Giving birth is an intense and very personal experience, and it is your decision who you would like to be there with you. Some women like to have a lot of people with them, while others want just one person in the room. Think about who will be most helpful to you, and don’t be afraid to say no to offers of help from people you don’t feel comfortable with.

Research shows that women who have good support during labor often experience less pain and cope with labor better.

Another great option is to work with a professional doula. A doula is someone who is trained to support women before and during childbirth. A doula provides physical and emotional support, information and helps you communicate your needs to your caregivers. Most insurance companies don’t cover a doula’s services, but many doulas charge based on your income, or even volunteer their time! In the greater King County area, Open Arms offers free doula services to low-income women. Learn more about doulas here, and find a doula in your area.

Guys, Support Your Baby’s Mother!

You and your baby’s mother can talk about what your role will be before, during, and after labor and birth. You can provide labor support, be in charge of packing the car and making sure everyone has everything they need, be in charge of making phone calls to friends and family, or do anything else that the two of you decide.

Decisions You Can Make Now

While you may not know the exact day your baby is going to be born or how everything is going to go, there are some important things you can decide in advance. For instance, where you will give birth and who you want to be with you to provide care and support during labor. You can also write a birth plan, which lists instructions and preferences your health care provider should know about your baby’s birth. Writing a birth plan in advance can help you clarify your preferences—and sharing your birth plan with your health care provider helps them help you have the best experience possible. This form will help you create a birth plan.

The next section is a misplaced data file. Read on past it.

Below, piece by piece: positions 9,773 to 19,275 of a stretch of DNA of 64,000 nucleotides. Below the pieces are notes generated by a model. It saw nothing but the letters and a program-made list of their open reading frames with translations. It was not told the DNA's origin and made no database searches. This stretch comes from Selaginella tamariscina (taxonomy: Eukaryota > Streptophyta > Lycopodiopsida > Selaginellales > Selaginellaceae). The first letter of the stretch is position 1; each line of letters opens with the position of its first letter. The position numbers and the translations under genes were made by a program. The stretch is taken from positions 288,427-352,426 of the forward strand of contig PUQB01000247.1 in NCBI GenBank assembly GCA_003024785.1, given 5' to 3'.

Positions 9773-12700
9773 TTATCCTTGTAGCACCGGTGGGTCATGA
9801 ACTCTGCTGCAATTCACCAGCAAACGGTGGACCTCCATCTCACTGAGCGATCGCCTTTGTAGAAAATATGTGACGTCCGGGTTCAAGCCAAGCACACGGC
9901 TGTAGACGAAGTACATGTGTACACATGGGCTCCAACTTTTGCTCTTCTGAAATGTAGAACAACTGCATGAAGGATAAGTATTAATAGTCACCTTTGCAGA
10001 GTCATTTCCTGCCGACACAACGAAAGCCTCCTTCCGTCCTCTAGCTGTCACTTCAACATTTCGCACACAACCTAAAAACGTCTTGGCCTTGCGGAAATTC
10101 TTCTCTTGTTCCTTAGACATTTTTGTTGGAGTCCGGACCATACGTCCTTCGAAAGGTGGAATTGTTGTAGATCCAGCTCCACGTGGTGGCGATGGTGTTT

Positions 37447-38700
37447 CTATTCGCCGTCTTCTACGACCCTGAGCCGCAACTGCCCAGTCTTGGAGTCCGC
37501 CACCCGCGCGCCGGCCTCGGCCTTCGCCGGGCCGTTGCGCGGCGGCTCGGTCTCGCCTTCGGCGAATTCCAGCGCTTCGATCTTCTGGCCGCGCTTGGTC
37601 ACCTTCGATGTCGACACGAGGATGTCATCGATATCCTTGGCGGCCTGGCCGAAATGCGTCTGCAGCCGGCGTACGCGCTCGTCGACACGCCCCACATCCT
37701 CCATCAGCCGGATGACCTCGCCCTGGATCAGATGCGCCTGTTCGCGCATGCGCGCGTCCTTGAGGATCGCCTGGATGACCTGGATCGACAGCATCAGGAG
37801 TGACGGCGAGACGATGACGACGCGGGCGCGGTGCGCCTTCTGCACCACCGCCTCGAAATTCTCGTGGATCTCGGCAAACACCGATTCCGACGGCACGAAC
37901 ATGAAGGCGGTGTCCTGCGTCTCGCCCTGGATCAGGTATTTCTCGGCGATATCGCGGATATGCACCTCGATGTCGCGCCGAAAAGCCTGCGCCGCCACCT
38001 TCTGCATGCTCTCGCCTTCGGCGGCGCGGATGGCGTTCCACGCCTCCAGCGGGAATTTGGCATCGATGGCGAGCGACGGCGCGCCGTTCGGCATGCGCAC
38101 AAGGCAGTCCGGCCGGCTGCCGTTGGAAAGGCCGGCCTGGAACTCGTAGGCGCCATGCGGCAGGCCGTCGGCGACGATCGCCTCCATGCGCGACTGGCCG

Is It Time?

How will you know when you are going into labor? When should you call your health care provider? When should you head to the hospital or birth center? Remember, your due date is not necessarily the day you will go into labor—you can go into labor before or after. Talk to your healthcare provider about all your questions, and make sure you know the signs of labor starting too early and what to do if that happens.

Babies born too early can have health problems, so if you’re healthy, it’s best to wait for your labor to begin on its own. A healthy baby is worth the wait. Learn more here.

Safe Haven

After giving birth, some people feel like they can’t cope with parenthood or take care of their baby. Abandoning a baby is extremely dangerous, and may result in the baby’s death. Abandoning a baby is also illegal. But Washington State has a law that allows you—within the first 3 days of birth—to anonymously leave your baby at certain safe places for someone else to care for. If you feel you can’t keep your baby, please take steps to make sure your baby is safe: call Baby Safe Haven at 1-888-510-BABY or learn more online. about how to ensure your baby’s safety.

Learn More

If you’re going to a hospital or birth center to have your baby, pack a bag three weeks before your due date. D ownload a packing list.

Labor is painful, but you don’t have to suffer. Download a list of ways to manage the pain. You will feel much better knowing what you can do.

One of the basic concepts you’ll learn in a childbirth class is the difference between pain and suffering. Watch this sneak peek from one of Washington State’s best childbirth educators.

Do you know you’re having a C-section? Read about what to expect.

What is needed to create the best possible birth? Find out in this video.

Lamaze International, a childbirth education organization, has a series of great videos to help you prepare for birth. Here is the introduction to the series:

Here are links to the other videos in the series: